The Maven Rifle Scope or RS.3 5-30×50 is designed and manufactured by Maven Optics who are based out of Wyoming in the US. Maven are a direct to consumer company meaning their products are only available through their website and as a result the price tag on their optics have no added retail markup. This allows the company to produce high quality optics at a discounted rate compared to the competition.
When using my friends Maven spotting scope and binoculars on a recent hunting trip, I raised an eyebrow. Over the years I’ve used many different spotting scopes and long-range optics from budget minded all the way into premium optics, but in all that time I have never used a Maven product and especially a Maven rifle scope. Doing my research I found that online reviews of the Maven RS.3 5-30×50 have been nothing short of praising this scope for all it offers. However in order to find out for myself I would have to put it through some initial testing.
The RS.3 rifle scopes are built in Japan, have a 30mm maintube and feel extremely solid. The RS.3 is marketed as a long range hunting and target optic so it’s good to see its listed as both waterproof and fog proof. Although there are no scope caps included, it does come with a neoprene cover to add some protection out in the field. I hunt in mostly alpine areas and like the added protection lens caps provide so ill be picking some up in the near future just for piece of mind.
For the huge magnification range of 5-30x the scope is compact, measuring 33cm/13inches long with a 6x erector and a large 50mm objective lens. The large magnification range aids in identifying game and providing extra detail of your target.
An interesting thing about Maven is that they offer their optics with different colour options. Their binoculars and spotting scopes can be ordered with custom colours and camouflage patters, including the awesome Kuiu patterns. As for the Maven RS.3 5-30×50 rifle scopes there are two different colour options available including a black or black and grey which is the colour scheme I have.
Weighing in at 26.9oz/762g the RS.3 sits at a good weight for a hunting setup. Concerned about every ounce of weight I take out on a hunt I try to avoid heavy hunting optics. This is a difficult position as hunting scopes need to be durable and at the same on the lighter side. I’m glad to see that Maven have been able to produce a durable optic that isn’t too heavy.
Maven use ED (extra low dispersion) glass which provides the high contrast and bright image. It is difficult to decipher just how well the RS.3 performs compared to other premium optics, however my initial impressions show that its performing well above its price bracket and on par with the Vortex Razor Gen III.
Maven lists the RS.3 to have 90% light transmission and from my initial tests shows a bright image. A major strength of this optic is the glass quality, with edge-to-edge clarity at all magnifications with no sign of chromatic adoration. Parallax setting was generous and it wasn’t hard to get the reticle to be parallax free within the image.
The Maven RS.3 is in the first focal plane and has three different etched reticles available, the SHR-W (MOA), MOA-2 (MOA) and SHR-MIL (MIL). My RS.3 has the SHR-MIL reticle. Its a well thought out reticle for long distance hunting using the large 5-30x magnification range. For the hunter wanting to stretch out and take shots at greater distances the SHR-MIL isn’t too busy with overly complex subtension lines covering the sight picture. Its a more basic reticle with .5 subtensions on the vertical stadia line.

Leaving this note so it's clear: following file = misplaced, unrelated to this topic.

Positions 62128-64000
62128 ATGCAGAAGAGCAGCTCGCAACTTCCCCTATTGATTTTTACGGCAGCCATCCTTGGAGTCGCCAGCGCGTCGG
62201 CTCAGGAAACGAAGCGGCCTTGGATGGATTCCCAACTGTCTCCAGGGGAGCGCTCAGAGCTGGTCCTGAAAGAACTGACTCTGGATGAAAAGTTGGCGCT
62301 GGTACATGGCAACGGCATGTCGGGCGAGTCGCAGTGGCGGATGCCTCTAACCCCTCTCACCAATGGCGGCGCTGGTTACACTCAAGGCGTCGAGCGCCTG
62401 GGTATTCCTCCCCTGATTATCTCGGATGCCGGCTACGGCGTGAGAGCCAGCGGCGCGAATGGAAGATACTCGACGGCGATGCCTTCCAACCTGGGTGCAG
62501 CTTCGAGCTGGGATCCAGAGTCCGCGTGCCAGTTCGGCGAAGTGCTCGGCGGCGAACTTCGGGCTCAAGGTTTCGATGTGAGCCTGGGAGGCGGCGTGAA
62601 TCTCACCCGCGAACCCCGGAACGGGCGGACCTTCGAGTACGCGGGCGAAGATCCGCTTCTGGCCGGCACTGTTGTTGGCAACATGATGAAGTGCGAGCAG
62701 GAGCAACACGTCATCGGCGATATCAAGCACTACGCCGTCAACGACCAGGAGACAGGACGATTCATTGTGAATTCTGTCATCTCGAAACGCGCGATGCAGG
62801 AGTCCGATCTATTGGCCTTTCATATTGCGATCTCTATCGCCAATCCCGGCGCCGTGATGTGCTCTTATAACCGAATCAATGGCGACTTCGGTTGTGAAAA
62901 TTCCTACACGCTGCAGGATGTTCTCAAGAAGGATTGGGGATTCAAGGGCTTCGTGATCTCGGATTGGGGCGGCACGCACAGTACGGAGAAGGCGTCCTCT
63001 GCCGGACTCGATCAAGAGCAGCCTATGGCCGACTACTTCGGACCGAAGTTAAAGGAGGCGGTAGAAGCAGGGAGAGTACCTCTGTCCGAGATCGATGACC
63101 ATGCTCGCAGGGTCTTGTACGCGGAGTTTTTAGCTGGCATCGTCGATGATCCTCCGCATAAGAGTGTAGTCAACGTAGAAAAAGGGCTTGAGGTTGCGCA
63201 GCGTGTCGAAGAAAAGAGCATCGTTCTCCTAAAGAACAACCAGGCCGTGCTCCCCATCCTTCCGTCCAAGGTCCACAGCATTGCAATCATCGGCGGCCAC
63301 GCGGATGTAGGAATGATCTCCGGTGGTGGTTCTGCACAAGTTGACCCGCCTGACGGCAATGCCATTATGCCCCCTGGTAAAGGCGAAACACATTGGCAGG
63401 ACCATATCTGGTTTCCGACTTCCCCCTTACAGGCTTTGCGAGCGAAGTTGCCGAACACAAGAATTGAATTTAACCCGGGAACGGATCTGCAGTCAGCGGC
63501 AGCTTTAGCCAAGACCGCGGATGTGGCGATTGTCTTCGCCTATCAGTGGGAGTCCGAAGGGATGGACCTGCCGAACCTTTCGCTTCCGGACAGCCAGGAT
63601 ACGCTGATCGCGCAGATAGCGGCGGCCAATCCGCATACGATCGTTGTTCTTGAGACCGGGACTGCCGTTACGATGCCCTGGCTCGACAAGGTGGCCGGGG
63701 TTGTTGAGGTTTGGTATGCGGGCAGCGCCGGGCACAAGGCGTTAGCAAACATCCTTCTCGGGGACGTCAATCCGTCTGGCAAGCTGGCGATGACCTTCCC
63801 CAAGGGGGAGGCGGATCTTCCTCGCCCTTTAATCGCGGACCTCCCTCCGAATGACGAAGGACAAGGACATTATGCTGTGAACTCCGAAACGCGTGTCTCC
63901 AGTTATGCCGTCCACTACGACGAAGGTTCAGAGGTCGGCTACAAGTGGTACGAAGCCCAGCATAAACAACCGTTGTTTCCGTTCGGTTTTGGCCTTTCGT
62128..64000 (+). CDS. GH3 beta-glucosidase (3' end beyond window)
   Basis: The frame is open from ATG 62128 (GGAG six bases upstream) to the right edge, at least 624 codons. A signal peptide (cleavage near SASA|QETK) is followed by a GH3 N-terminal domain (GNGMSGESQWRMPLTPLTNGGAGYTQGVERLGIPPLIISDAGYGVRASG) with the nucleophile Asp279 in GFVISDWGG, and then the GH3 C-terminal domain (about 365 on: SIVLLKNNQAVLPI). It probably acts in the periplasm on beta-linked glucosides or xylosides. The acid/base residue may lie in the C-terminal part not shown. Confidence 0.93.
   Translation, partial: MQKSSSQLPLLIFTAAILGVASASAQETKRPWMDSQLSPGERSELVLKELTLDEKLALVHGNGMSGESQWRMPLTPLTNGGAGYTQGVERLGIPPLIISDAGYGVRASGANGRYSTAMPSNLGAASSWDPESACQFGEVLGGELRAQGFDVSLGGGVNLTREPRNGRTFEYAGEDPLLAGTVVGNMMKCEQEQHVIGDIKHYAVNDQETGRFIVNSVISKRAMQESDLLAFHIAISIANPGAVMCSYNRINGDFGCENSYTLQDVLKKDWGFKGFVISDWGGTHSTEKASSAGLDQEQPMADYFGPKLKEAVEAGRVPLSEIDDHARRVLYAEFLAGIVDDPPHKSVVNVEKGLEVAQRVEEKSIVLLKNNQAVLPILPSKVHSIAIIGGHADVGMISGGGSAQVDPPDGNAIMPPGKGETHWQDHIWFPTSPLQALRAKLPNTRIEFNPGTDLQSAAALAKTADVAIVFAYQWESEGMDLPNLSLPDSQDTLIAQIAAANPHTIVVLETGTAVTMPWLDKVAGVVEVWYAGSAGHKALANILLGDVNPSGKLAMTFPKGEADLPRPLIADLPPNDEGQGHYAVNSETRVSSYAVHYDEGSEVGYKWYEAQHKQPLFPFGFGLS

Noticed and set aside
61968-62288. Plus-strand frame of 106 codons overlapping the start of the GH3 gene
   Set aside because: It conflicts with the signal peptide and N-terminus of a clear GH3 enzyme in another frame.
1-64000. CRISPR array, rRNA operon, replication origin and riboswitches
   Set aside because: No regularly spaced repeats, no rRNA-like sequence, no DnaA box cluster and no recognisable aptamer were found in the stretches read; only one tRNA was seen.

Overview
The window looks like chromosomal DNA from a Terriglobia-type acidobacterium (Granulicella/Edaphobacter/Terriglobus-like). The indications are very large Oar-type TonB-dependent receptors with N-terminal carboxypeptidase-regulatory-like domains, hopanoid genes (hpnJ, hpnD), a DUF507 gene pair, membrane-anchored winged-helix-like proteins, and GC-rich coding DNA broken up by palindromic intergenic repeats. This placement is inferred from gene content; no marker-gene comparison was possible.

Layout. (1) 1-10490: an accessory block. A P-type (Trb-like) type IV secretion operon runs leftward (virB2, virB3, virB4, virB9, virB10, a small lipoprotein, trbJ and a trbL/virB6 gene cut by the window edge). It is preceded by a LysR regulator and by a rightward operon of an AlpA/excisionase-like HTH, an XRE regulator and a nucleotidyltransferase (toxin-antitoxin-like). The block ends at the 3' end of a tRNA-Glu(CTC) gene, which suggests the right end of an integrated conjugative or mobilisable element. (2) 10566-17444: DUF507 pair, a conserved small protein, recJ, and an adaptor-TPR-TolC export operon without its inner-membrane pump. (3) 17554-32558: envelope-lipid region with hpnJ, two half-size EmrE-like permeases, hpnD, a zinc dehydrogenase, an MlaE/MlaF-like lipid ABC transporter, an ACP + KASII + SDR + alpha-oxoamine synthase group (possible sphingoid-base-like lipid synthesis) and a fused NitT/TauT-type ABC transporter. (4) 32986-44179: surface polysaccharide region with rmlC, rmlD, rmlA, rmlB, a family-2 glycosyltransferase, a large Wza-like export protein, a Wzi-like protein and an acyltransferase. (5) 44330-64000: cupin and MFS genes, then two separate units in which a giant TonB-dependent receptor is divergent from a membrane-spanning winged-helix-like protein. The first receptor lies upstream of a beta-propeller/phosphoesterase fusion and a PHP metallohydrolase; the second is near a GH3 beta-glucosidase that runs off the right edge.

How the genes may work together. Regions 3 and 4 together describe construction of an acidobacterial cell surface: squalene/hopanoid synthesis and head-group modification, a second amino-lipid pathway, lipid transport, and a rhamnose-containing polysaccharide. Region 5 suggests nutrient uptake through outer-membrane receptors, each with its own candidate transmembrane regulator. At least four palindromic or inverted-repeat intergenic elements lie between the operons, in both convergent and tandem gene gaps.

The lines of the reticle have a good thickness level, making them easy to pick out in shadows and high contrast backgrounds. Most importantly I don’t find the lines to be too distracting when lining up on a target. The reticle doesn’t have an illumination function however the 50mm objective lens on the RS.3 helps capture more light and get a clearer image when shooting in low light conditions.
Being the first Maven scope I have used I didn’t know what to expect except for the scope to likely excel optically. The exposed elevation and windage turrets are surprisingly tactile, which for the $1600 USD price point is a nice surprise.
The 0.1 MIL clicks are precise with very little play which makes elevation easy to dial. The windage turret isn’t capped which some hunters may find annoying, however I have used plenty of scopes hunting with uncapped windage turrets and never had a problem in the field.
The 6 MIL per revolution on the turret is a nice amount and is a lot more forgiving than some of the tight spacing of other optics turrets. There is a total elevation of 23 MIL and 14.8 MIL for windage with a lockable zerostop feature. The parallax range is 20 yards to infinity. The RS.3 has tracked well and I have experienced no problems returning to zero.
This is my first Maven optic and the first direct to consumer optics company I have reviewed. Putting a 6x erector into a short body can have its limitations for an optic, however Maven engineers have overcome the constraints. I would have liked to see some scope caps included but its not a deal breaker and Maven do sell a package that includes them. I’m sure there will also be some hunters that want a locking windage turret and an illuminated reticle however these aren’t priorities for my hunting optics and don’t bother me.
It’s great to see a long range hunting focused optic with a large magnification range as well as great reticles such as the SHR-MIL. The RS.3 from Maven has exceeded expectations and it certainly out performs other $1600 USD price bracket scopes I have used. If you are looking to buy a high quality hunting scope for long range hunting, you can definitely choose the RS.3 scope.
Stay tuned for more content across our platforms as we take the RS.3 on some extended back-country trips.